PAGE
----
The light, open spaces that are a Zeidler trademark are part of what makes for successful hospital design, according to the firm's display.
"Regardless of the point from which one begins to examine the healing process, it is inseparably linked to our emotional state," reads one poster in the display, "It is necessary to examine how a person heals in the hospital environment."
"50 Years of Health Care Design" will be on display in the MacDonald Harrington building until October 27, 9 am to 5 pm.
Putting social into science
Ursula Franklin believes in asking questions. It's just that the renowned physicist doesn't think researchers are asking the right ones.
Franklin, a physicist and humanitarian, will explore what she thinks are the right questions in her upcoming lecture, "Research as a social enterprise: Are we asking the right questions?" sponsored by the Royal Society of Canada, of which she is a member. She will pepper her talk with historical examples of both Canadian and non-Canadian socially minded research, which she believes is better served by women scientists.
"I'll try to say, in particular to the Royal Society of Canada, don't forget that questions -- even for maths, physics, the pure sciences -- should not be taken out of social context. People are cut off from exposure to social and political problems of the time."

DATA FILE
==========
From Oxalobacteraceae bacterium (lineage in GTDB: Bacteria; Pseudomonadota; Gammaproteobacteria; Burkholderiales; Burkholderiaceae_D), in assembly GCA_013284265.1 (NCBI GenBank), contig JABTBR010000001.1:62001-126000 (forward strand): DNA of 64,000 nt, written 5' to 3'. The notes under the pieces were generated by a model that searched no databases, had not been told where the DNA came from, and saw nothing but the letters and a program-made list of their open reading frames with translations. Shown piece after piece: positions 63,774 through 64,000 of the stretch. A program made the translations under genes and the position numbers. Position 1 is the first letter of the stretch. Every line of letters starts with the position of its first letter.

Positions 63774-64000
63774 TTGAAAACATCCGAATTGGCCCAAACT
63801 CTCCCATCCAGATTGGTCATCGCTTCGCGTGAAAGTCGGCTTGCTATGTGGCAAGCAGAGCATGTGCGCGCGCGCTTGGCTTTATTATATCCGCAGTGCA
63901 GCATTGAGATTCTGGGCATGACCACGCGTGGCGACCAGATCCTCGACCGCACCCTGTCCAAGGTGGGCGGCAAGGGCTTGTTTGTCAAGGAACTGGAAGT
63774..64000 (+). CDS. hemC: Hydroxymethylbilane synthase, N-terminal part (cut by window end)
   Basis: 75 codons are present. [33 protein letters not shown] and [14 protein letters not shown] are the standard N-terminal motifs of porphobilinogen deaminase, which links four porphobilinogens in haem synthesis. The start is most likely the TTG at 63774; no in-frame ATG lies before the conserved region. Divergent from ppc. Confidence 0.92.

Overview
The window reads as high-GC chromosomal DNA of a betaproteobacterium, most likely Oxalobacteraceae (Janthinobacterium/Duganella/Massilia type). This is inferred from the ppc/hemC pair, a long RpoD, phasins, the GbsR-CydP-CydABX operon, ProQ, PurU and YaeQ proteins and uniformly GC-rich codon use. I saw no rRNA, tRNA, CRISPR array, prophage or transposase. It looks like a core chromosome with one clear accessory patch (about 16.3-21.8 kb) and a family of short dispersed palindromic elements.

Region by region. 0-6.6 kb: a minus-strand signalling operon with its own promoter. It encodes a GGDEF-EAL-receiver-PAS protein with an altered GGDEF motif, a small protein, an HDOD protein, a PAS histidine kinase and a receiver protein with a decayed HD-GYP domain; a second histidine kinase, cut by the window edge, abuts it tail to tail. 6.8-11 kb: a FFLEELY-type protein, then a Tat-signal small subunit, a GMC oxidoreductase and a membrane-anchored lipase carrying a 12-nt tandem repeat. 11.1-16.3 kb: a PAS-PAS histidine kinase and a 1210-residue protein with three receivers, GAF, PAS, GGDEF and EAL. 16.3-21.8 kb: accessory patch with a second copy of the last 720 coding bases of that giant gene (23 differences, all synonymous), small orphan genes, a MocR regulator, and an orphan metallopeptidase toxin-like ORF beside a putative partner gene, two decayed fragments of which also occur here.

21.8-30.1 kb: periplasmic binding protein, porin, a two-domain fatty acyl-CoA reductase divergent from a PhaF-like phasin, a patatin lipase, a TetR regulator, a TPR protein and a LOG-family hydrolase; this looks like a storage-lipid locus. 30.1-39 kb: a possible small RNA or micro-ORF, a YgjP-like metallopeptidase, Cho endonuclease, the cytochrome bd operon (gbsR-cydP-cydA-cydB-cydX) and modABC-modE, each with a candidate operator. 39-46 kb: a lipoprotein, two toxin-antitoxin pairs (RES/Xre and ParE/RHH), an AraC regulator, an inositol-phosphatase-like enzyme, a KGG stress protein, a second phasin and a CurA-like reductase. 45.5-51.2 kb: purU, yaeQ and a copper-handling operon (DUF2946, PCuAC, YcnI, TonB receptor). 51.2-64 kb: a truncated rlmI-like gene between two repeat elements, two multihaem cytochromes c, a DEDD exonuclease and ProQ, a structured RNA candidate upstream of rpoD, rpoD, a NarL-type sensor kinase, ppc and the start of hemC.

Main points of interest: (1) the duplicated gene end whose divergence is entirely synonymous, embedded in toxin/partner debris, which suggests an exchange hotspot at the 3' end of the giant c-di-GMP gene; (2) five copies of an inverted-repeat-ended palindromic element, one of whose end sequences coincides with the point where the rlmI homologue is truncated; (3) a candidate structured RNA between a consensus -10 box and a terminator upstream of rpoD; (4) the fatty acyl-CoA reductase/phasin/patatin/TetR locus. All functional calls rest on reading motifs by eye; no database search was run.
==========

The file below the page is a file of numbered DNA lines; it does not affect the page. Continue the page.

Franklin was born in 1921 in Munich, Germany, and was imprisoned in a Nazi work camp for 18 months. She received her PhD in experimental physics at the Technical University of Berlin in 1948, and emigrated to Canada the following year. In 1967, she became the first woman professor in University of Toronto's department of metallurgy and materials science, and was a pioneer in archaeometry, dating artefacts from prehistoric sites. In 1984 she received the title of University Professor, U of T's highest honour.
Still going strong at age 81, Franklin says, "I have an ongoing interest in things, ideas, people, social structure. You don't give that up when you retire -- I've never seen separation between my scholarship and my life."
For more information on the Royal Society of Canada, see our back page feature.
Tuesday, Nov. 5, Research as a social enterprise: Are we asking the right questions? Dr Ursula Franklin, University of Toronto. Sponsored by the Royal Society of Canada's Women in Scholarship Committee, Leacock Building, Robert Vogel Council Rm 232 , 5:00 pm.
Women in Afghanistan
PHOTO: Raffaele Ciriello
As you read this, journalist Sally Armstrong is in Afghanistan, but she'll be back by the month's end to speak on her experiences in that country. She is receiving an honorary doctorate from McGill (see page 4).